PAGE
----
The ITA continues to do a ton of consumer outreach, like the Nomad event, but also, Ezrin says “we do social media, paid editorials, digital ads, print ads and we’re going to be offering educational courses in ten different cities in 2019 all with the goal of increasing the image of Italian Wine.” 

The menu and pairing by Ryan Bailey were as follows with notes by Bailey as well.

Fava Bean Humus with Toasted Pistachios, Whipped Ricotta & Warm Flatbread
2016 Tenuta di Valgiano, Colline Lucchesi Palistorti Bianco, Tuscany, Italy

“The wine has really bright minerality and natural salinity, but at the same time has floral notes that are not overwhelming. And the slight nutty quality of the wine paired very will with the fava bean hummus and Pistachios” Bailey said. He likes the wine specifically because of the producer’s commitment to biodynamic viticulture and also he feels that wine pushing the trend in Tuscany with regard to natural wine making and vilification of traditional varietals, in this case Vermentino, Malvasia and Trebbiano.

Kampachi: Ceviche With Red Onion, Jalapeño, Cilantro & Lettuce Wraps
2017 De Fermo Cerasuolo d’Abruzzo “Le Cince,” Abruzzo 

Kampachi: Ceviche With Red Onion, Jalapeño, Cilantro & Lettuce Wraps 

“I chose this because I wanted to select from one of the few regions in Italy that can truly hang its hat on the production of rosé. It also speaks to my love of natural wines,” Baily said. Cerasuolo, a term meaning “cherry,” refers to the light cherry-red color of the Abruzzo wine. The grape here is Montepulciano. 

Cerasuolo refers to the light cherry-red color of the Abruzzo wine.   

1996 Ronchi di Cialla “Cialla Bianco,” Colli Orientali del Friuli, Friuli-Venezia Giulia
1998 Ronchi di Cialla “Cialla Bianco,” Colli Orientali del Friuli, Friuli-Venezia Giulia
000 Ronchi di Cialla “Cialla Bianco,” Colli Orientali del Friuli, Friuli-Venezia Giulia

“I really wanted to do a vertical of these wines to show everyone how well Italian white wines can age. My idea for the pairing was that the Parmesan, basil crumble and the Sungold tomatoes needed a heavier white that was comparable to the cooked down sun gold tomato flavor,” says Bailey. The blend here is 60% Ribolla Gialla, 30% Verduzzo and 10% Picolit. Ronchi di Cialla is a bit of a cult estate and very historic in Friuli. They’ve specialized in reviving varietals that were going extinct and they’re experiencing a renaissance recently, being picked up by younger distributors and embraced by younger somms. Ryan makes a strong case here that these wines are similar to white Burgundy and, more specifically that they mature somewhat similarly.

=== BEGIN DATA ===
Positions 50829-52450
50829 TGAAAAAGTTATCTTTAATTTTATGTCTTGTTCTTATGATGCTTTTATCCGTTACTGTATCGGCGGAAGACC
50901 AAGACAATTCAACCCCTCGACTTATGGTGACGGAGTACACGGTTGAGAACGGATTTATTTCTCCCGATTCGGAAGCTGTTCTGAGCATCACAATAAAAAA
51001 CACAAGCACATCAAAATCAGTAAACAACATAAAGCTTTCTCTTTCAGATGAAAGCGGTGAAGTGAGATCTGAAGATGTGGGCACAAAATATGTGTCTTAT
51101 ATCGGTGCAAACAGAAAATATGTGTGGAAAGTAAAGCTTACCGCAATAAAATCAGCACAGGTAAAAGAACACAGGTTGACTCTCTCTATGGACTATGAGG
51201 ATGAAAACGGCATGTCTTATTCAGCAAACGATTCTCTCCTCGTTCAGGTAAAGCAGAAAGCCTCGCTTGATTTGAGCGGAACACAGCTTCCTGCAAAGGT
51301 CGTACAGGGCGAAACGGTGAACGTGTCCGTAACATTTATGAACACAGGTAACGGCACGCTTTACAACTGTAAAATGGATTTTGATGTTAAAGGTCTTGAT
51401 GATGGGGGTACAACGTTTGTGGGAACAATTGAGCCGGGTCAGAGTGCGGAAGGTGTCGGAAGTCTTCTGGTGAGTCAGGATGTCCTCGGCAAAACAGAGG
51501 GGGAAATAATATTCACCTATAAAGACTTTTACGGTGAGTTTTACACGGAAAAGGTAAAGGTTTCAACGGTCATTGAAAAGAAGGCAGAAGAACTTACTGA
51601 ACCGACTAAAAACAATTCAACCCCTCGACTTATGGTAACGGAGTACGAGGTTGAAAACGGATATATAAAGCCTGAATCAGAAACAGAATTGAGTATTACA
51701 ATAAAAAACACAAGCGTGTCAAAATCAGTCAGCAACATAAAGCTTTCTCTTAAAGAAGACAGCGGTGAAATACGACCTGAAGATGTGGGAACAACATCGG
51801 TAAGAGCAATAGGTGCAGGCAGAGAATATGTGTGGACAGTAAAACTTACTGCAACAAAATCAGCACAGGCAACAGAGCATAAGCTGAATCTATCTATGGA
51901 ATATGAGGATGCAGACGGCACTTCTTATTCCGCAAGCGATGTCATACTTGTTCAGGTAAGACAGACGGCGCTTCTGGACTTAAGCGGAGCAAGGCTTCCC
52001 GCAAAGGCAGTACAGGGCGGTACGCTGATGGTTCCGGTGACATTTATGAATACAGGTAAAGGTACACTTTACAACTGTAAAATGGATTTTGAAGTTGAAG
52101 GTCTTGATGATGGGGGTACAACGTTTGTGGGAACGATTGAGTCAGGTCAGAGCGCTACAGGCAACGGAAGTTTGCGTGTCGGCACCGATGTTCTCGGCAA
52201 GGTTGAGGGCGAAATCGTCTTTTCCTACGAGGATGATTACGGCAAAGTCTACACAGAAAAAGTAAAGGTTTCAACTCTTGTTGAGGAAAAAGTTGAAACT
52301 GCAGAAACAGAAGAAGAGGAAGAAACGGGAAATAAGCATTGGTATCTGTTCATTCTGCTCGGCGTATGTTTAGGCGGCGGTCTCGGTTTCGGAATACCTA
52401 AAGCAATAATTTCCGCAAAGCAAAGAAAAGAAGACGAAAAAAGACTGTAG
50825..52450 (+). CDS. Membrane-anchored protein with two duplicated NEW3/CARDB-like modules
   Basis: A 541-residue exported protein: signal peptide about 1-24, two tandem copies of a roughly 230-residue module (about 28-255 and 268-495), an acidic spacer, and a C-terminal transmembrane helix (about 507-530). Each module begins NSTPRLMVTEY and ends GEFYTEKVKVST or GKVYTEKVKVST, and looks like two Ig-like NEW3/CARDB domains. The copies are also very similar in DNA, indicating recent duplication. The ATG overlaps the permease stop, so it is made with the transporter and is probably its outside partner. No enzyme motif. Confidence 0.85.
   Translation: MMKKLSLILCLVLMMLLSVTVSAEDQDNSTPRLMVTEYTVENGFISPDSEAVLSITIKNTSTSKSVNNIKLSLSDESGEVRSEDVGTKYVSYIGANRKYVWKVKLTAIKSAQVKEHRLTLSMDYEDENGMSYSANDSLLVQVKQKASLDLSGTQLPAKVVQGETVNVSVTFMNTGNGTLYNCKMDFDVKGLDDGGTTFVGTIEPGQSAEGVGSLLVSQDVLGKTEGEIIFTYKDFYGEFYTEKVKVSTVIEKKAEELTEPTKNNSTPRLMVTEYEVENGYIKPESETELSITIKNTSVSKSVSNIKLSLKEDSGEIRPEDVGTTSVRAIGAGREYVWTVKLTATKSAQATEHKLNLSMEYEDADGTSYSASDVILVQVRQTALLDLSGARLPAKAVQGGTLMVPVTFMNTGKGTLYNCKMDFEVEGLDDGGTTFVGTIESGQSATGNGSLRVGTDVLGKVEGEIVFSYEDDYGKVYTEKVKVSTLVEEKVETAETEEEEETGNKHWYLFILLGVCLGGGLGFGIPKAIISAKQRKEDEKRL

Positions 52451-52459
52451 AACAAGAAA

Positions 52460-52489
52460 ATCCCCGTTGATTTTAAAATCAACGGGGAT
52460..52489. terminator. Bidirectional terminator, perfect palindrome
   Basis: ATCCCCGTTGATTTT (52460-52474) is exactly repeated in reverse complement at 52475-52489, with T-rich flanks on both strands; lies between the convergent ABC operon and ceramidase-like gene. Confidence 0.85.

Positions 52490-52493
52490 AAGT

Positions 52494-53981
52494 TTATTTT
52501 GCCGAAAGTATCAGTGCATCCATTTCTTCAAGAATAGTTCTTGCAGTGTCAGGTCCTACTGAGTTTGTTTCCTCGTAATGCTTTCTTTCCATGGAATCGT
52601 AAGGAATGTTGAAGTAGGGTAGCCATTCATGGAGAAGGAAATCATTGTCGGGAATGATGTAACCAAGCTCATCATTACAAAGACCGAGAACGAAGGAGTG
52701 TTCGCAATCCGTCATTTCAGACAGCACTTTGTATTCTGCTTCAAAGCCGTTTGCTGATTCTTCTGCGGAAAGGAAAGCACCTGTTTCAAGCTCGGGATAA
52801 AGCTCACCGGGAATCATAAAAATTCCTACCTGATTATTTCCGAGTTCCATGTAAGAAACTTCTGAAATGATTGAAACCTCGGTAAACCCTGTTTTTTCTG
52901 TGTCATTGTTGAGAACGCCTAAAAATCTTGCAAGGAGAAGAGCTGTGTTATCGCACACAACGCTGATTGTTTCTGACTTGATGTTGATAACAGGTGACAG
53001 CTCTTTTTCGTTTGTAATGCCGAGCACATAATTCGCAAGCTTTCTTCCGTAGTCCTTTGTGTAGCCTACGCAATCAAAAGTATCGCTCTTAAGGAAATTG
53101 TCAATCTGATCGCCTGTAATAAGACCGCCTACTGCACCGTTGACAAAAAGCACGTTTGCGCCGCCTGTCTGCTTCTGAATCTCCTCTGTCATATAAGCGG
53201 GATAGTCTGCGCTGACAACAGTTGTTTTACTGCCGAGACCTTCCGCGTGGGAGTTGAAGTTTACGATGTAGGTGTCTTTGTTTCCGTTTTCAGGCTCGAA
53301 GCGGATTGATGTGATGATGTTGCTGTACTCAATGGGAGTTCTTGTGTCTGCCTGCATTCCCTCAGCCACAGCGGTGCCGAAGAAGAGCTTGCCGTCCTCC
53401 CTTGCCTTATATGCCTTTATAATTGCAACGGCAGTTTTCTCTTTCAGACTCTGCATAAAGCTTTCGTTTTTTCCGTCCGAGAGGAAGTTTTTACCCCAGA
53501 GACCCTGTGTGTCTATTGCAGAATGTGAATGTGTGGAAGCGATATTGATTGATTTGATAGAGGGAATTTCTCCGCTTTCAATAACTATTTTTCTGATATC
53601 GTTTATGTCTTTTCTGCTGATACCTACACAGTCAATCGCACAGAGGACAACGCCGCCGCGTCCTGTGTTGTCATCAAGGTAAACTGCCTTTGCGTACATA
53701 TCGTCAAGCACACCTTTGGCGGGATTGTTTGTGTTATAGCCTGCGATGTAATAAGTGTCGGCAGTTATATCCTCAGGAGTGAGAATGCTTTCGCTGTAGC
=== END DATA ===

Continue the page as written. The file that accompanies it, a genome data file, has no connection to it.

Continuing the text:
Cialla Bianco from Ranchi di Cialla on ice.

Nomad Roast Chicken with Foie Gras, Black Truffle & Brioche
2015 Arianna Occhipinti Frappato, Sicilia
2010 COS Cerasuolo di Vittoria Classico Fontane, Sicilia

“I have always loved the wines of COS and I thought it would be a cool story to tell that Arianna’s uncle was one of the founding fathers of COS back in the 80’s. And now here she is doing it in her 20s on her own with one hectare and building her own winery. It’s not only inspirational, but it speaks to the traditional roots of generational winemaking.”

Beef Tenderloin with Charred Broccoli & Spigarello
2012 Giuseppe Mascarello Barolo Monprivato, Piemonte
2009 Soldera Toscana Rosso Case Basse, Toscana IGT

“The pairing was great because, for consumers and for enthusiasts, it was really great to have two of the best examples of these grape varietals by two top producers side by side. This is the pinnacle of Nebbiolo and the pinnacle of Sangiovese. Both wines were young. Both had lots of gravitas. And they were a nice progression up from the Sicilian pairings.”

Cheeses: Parmigiano Reggiano DOP & Robiola Bosina
2010 Cantina della Volta Lambrusco di Modena, Brut Rosé Emilia-Romagna

“This was definitely a ‘what grows together goes together’ pairing. Lambrusco, especially here in the U.S. market is perceived as a very sweet, very fruity red sparking wine. And this was a great example of how good it can be when it is treated with care.”